.... So if you want to accurately capture the meaning of the Japanese in English, it isn't going to make a lot of English sense. If you want it to sound good in English, you are going to have to add or subtract shades of meaning from the original. Furthermore, when you get into literature and poetry, there is an entire dimension of clever choices of kanji to express subtle or even multiple meanings. Note that [love-cross] comment in your first doka!
And I believe that Japanese poetry also expresses meaning using the caligraphy itself. So even if you were fluent in literary Japanese and reading it as typewritten characters, you'd still be missing thay layer of meaning.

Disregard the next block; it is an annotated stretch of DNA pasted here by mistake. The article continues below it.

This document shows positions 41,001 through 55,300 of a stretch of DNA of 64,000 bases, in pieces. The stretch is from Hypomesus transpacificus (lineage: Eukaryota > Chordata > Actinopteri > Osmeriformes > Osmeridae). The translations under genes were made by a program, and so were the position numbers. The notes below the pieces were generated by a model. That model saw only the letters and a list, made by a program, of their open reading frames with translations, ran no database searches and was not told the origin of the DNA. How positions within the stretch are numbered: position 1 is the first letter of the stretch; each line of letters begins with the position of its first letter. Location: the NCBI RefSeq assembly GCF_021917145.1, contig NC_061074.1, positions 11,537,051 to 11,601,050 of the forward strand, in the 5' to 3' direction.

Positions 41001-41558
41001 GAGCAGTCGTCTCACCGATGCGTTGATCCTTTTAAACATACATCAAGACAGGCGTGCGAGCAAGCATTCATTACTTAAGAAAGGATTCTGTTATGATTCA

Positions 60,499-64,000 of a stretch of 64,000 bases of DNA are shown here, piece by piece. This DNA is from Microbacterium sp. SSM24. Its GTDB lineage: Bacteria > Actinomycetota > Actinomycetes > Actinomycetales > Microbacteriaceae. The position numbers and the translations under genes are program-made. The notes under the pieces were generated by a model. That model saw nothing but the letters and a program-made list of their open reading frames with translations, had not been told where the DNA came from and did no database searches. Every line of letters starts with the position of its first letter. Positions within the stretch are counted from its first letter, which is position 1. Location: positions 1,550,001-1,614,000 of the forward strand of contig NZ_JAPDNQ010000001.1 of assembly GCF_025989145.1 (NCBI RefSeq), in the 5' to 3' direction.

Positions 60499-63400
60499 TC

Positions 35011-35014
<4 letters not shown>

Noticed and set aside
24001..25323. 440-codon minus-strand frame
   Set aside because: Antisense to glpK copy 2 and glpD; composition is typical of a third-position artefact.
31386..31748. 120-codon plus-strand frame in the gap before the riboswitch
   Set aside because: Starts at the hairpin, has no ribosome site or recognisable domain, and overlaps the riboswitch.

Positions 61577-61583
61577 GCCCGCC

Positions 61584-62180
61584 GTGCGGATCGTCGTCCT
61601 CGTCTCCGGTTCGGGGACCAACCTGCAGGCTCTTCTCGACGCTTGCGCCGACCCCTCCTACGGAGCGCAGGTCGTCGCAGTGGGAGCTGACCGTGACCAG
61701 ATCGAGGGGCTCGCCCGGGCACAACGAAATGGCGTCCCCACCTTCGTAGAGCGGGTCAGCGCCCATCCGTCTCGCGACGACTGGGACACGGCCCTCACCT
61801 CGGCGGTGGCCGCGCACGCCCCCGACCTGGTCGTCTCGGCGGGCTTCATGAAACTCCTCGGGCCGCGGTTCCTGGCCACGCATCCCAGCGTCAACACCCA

So I don't think this type of writing is meant to be clear at all, or at least not explicit. Osensei is not trying to say something that is to be specifically interpreted. Not to take away from the importance of Chris Li's translations that he makes available to all of us.
This is what I meant when I posted "clear as mud", no disrespect intended just an observation.
Too many nuances of the language and culture of the Japanese and Chinese language and culture over the centuries to get a clear meaning.
Can you explain what you are talking about using modern biology of the body, like muscular, skeletal system, nervous system, facia, etc.?